Uncharted: The Nathan Drake Collection Review

Reviewing something like Uncharted: The Nathan Drake Collection is a little strange because I know I’m going to recommend it before I’ve even started. Uncharted 2: Among Thieves and Uncharted 3: Drake’s Deception were two of the best games on the PS3 and they’re still great games on the PS4, each a peerless realization of a particular cinematic tone. If you’ve never played them, The Nathan Drake Collection is worth picking up simply to get your hands on the two best Indiana Jones movies of the past decade.

However, I am nothing if not professional. I played The Nathan Drake Collection and can verify that you already know everything you need to know about the new PS4 compilation, which also includes Uncharted: Drake’s Fortune. The extra graphical and mechanical polish makes the games look and feel less dated, but the excellent essentials are exactly what you remember. It’s pure video game popcorn, and Naughty Dog does it better than any other developer on the planet.

Or at least it did two out of the three times it tried, because The Nathan Drake Collection serves as an odd reminder that Drake’s Fortune is pretty average. The original’s shortcomings – and the drastic improvements Naughty Dog made for the sequels – become more evident when Drake’s Fortune is placed next to its successors.


The problem is that Drake’s Fortune feels too much like a capital-V Video Game. Despite the tropical locales, the game is a series of flat, unremarkable shooting galleries positioned at varying levels of unfairness. It’s also ruthlessly difficult. In far too many instances, bad guys rush in and shoot at you while you’re in the middle of an open area, often from places you can’t see or reach even if you were so inclined. They always seem to get a few free shots before you can get to cover, which makes it nearly impossible to clear many of the areas on a first attempt.


Unfortunately, horror is scarier when you’re afraid of dying than it is when you are dying (at that point it just becomes frustrating), and the same is true of action. It’s more exciting when the hero is battered but less fun when he’s broken.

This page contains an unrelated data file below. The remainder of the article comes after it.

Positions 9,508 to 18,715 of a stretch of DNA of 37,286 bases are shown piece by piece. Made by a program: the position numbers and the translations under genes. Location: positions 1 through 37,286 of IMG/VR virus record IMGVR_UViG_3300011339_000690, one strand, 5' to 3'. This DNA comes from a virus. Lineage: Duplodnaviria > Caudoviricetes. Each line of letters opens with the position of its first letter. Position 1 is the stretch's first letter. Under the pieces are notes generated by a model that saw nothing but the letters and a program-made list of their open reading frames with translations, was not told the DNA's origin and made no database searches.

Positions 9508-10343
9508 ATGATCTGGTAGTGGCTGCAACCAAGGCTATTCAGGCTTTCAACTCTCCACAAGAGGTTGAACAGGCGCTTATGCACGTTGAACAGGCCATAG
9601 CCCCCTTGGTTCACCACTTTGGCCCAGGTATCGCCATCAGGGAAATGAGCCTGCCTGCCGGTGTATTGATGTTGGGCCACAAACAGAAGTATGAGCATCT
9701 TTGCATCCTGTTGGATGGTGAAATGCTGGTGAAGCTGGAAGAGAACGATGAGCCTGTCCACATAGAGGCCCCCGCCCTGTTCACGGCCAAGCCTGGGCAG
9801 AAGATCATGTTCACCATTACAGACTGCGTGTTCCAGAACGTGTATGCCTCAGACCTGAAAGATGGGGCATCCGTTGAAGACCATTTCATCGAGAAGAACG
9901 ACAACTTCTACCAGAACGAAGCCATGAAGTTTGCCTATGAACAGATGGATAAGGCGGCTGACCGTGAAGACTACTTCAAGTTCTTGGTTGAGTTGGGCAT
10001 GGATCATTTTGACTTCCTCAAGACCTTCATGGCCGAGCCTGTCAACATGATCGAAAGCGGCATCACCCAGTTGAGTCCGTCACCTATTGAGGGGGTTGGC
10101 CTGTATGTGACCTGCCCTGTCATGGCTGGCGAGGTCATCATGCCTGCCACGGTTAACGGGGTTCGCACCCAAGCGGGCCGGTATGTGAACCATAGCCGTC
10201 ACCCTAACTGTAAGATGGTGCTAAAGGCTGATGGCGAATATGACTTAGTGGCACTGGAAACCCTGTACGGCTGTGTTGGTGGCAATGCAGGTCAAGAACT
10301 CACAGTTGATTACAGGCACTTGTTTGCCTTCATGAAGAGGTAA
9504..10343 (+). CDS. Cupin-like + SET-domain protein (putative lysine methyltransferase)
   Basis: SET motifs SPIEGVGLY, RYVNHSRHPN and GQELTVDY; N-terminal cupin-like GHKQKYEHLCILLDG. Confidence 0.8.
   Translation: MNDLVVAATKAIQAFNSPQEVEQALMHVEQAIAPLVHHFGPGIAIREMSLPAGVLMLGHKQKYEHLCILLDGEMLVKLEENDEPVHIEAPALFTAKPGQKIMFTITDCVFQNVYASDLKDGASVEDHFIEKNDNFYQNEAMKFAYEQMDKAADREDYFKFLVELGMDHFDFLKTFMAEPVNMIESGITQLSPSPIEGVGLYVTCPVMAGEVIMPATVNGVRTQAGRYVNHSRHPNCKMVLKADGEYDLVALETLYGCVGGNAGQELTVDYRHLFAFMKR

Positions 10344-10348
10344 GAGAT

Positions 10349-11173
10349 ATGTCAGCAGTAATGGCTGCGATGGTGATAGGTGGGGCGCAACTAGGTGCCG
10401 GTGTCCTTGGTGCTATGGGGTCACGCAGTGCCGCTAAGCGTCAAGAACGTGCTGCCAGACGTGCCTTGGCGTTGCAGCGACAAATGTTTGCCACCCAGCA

With Drake’s Fortune, you rarely have time to react. You have to know where bad guys are going to appear long before they’ve actually appeared in order to have a chance, and the only way to acquire that information is through painstaking trial and error. To beat the game, you need to die and then die again, and it feels less like a continuous narrative and more like a game-y exercise in mastery and memorization.

Among Thieves, on the other hand, introduced a more forgiving balance and sense of flow, and it’s an essential component of the formula. The later games give you the opportunity to improvise, which means you can get into a firefight, come within an inch of death, and then recover and adapt to overcome long odds. It becomes a series of near-death experiences that spike your adrenaline instead of a crushing grind of repetition.


Drake’s Fortune is similarly missing the more spectacular set pieces that defined the sequels, from the train convoy to the truck convoy to the horse convoy in the desert (the series is uncommonly fond of convoys). Among Thieves and Drake’s Deception have memorable gameplay ‘scenes’ that feel like interactive versions of the best moments in a blockbuster, and while Drake’s Fortune has shades of that, it never achieves the same grandeur or refinement.